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Thread: Ex-Players

  1. #1
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    Ex-Players

    Greetings, I wanted to open this topic to ask you about the playing positions of some former club players, to start I will put some of the best known:

    *Dave Narey was primarily a central defender who could play as a defensive midfielder, occasionally as a right back although I think there were others who would cover before that position, correct?

    *Maurice Malpas was left back, I also think central.

    *Paul Hegarty would always be a central defender.

  2. #2
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    Quote Originally Posted by J.M. View Post
    Greetings, I wanted to open this topic to ask you about the playing positions of some former club players, to start I will put some of the best known:

    *Dave Narey was primarily a central defender who could play as a defensive midfielder, occasionally as a right back although I think there were others who would cover before that position, correct?

    *Maurice Malpas was left back, I also think central.

    *Paul Hegarty would always be a central defender.
    Heggy actually signed as a striker but moved to centre half

  3. #3
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    * Dave Bowman would be a defensive midfielder and right midfielder, who covered the right-back on several occasions.

    * John Holt a utilitarian player but could he be considered more as a right back and central defender?

    * Jim McINally looks like he started out covering the entire left side primarily as a fullback and then converted a defensive midfielder.

  4. #4
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    * John Clark, originally a striker later converted to central defense and occasionally right back.
    * Dave Beaumont, central defender and defensive midfielder.
    * Gary McGinnis, defensive midfielder and central defender.

    it is right?

  5. #5
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    A couple of doubts, in case anyone remembers, Eamonn Bannon stood out during his career mainly as a central midfielder, playmaker, but some information also indicates him as a left winger, is this information correct? On the other hand, Kevin Gallacher played in his early years in Dundee Utd As a right winger, as a center forward he did more in England, would that be correct?

  6. #6
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    Quote Originally Posted by J.M. View Post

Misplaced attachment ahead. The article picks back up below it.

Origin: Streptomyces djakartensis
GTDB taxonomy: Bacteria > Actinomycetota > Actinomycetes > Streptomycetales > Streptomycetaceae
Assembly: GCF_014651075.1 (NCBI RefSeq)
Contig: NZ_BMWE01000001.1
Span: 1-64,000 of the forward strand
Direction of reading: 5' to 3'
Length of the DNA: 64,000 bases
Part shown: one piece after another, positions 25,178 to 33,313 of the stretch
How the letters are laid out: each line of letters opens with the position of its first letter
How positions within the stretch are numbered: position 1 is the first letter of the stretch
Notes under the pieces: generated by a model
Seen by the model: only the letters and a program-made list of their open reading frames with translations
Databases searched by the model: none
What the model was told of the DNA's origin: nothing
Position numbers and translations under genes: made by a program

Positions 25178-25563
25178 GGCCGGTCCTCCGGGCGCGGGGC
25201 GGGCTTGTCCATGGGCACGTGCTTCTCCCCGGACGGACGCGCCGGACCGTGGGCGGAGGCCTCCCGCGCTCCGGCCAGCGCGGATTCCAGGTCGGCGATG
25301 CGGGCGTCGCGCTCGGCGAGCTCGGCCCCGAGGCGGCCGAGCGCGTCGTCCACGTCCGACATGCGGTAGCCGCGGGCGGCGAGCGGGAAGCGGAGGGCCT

A couple of doubts, in case anyone remembers, Eamonn Bannon stood out during his career mainly as a central midfielder, playmaker, but some information also indicates him as a left winger, is this information correct? On the other hand, Kevin Gallacher played in his early years in Dundee Utd As a right winger, as a center forward he did more in England, would that be correct?
    I remember Eamonn Bannon mainly as a winger. “We’ve got Eamonn Eamonn Eamonn Eamonn Bannon on the wing” as the song went.

  7. #7
    At first Gallacher played wide right but he was often played through the middle too.

  8. #8
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    Quote Originally Posted by USArab View Post
    I remember Eamonn Bannon mainly as a winger. “We’ve got Eamonn Eamonn Eamonn Eamonn Bannon on the wing” as the song went.
    Yip remember this chant being belted out in the shed while trying to avoid being trampled on during the sways. 😂

  9. #9
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    Quote Originally Posted by Arabknight View Post
    Yip remember this chant being belted out in the shed while trying to avoid being trampled on during the sways. 😂
    I was in the shed the night that Bannon scored his wonder goal against B.M.G. It was bedlam!

  10. #10
    Hi J. M.
    Regards positions of the likes of Dave Narey, Eamonn Bannon, etc. It would be oversimplification to label Bannon as a left-winger or really tie down accurately any of forwards you mention. The line-up in those days was very flexible, almost defying traditional positions. Eamonn Bannon operated primarily on the left, but mostly when United had the ball and were counter-attacking. He would also drift inwards to become almost what would today be called a No. 10. He was one of the best passers in that United team.